Fire Hazards

Commenter: Sébastien Andrivet

Superheroes sometimes encounter large fires, whether they’re sweeping in to save innocents in a burning building or battling an arsonist supervillain. Common dangers of these blazes include :

  • Smoke inhalation. The whole zone will be saturated with the equivalent of a Chemical Attack, with an AP rating ranging from 01 AP to 08 APs depending on conditions ; if a person’s DEX is reduced to 0, the effects becomes Poison Touch with the same APs. Smoke inhalation is the most common cause of death in fires.
    Note that crawling face close the floor is a bad idea – that’s where heavier than air gases are, and unsurprisingly, they are poisonous. It’s best to ambulate on all four and breathe at that level.
  • Lack of visibility. Most of the time, the action will be considered to occur in darkness (BOH:SE p151). The conditions in a building on fire are highly disorienting, and the GM may occasionally require Difficult INT/INT rolls to orient yourself under such conditions. Professional firemen reduce this difficulty by one step (or two if they have a Scholar in their profession).
  • Weakened buildings. Risks include crashing through a weakened floor, or having burning parts of the superstructure fall on you (the later being typically an AV 08/EV 06 attack ; getting free is a Difficult or Strenuous STR/STR roll).
  • Sheer heat. Coming close to a raging fire is enough for Flame Project attack, tested against BODY/BODY. Intensity is usually 01 or 02 APs, as it can make a normal person pass out pretty fast. Being directly exposed to fire will have an AV/EV ranging from 03/03 (small fire) to 08/08 (raging inferno) (BOH:SE p151). Chemical fires may reach an even greater AV/EV, typically 10/10.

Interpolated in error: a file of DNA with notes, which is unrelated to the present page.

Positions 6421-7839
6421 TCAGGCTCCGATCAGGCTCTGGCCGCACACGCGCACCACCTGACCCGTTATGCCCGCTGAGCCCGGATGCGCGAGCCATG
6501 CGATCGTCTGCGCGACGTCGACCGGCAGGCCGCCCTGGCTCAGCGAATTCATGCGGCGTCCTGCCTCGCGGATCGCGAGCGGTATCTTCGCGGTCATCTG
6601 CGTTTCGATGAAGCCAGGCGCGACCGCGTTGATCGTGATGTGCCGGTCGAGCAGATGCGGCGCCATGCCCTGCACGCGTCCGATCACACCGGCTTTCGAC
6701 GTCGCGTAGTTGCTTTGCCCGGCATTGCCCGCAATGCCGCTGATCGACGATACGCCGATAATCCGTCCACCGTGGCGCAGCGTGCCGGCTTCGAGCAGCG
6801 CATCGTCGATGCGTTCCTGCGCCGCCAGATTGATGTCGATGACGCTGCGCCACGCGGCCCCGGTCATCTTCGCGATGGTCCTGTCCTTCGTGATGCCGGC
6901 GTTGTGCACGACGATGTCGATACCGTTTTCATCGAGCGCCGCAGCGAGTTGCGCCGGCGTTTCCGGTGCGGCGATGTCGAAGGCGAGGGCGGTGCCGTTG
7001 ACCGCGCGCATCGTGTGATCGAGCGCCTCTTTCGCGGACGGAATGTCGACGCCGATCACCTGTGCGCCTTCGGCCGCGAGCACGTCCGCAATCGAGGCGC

• Having your own clothes or costume catch fire is usually a 03/03 attack against BODY/BODY – but it increases by one every Phase, to a maximum of 06/06. Dropping to the floor and rolling, or having somebody smother or spray you with foam, always works in a single Phase in fiction.

Flight OV

Commenters: Sébastien Andrivet, Roy Cowan & Dr. Peter S Piispanen

For two or more objects using Flight along the same rough vector, the GM may wish to subtract the pursuer’s Flight APs from the pursued’s Flight score before calculating OV substitution (with a minimum result of 0).

This prevents oddities such as one supersonic jet pursuing another at the same speed suddenly needing to beat an OV of 11 to hit even though they are both in relatively static positions (or in more extreme cases, two FTL  ships suddenly needing to beat an OV of 30 or more under similar circumstances), which does not seem to fit the source material in most such cases.

Killing Combat Addendum

Commenters: German Anton, James Beggs, KalEl el Vigilante, Peter S Piispanen, Pufnstuff & Nick Yankovec

In many superheroic settings, the use of Killing Combat in heroic Genres is characterized not only in moral terms — use of Killing Combat may be considered unheroic — but also in practical terms. In the latter sense, use of Bashing Combat is characterized as holding back and use of Killing Combat may be considered as part of a desperate effort to defeat a particularly tough foe.

This is not reflected very well in the current rules, where the amount of damage and means to resist it are the same regardless of whether the attack is Bashing or Killing. The only differences between Bashing and Killing Damage under the current rules are that: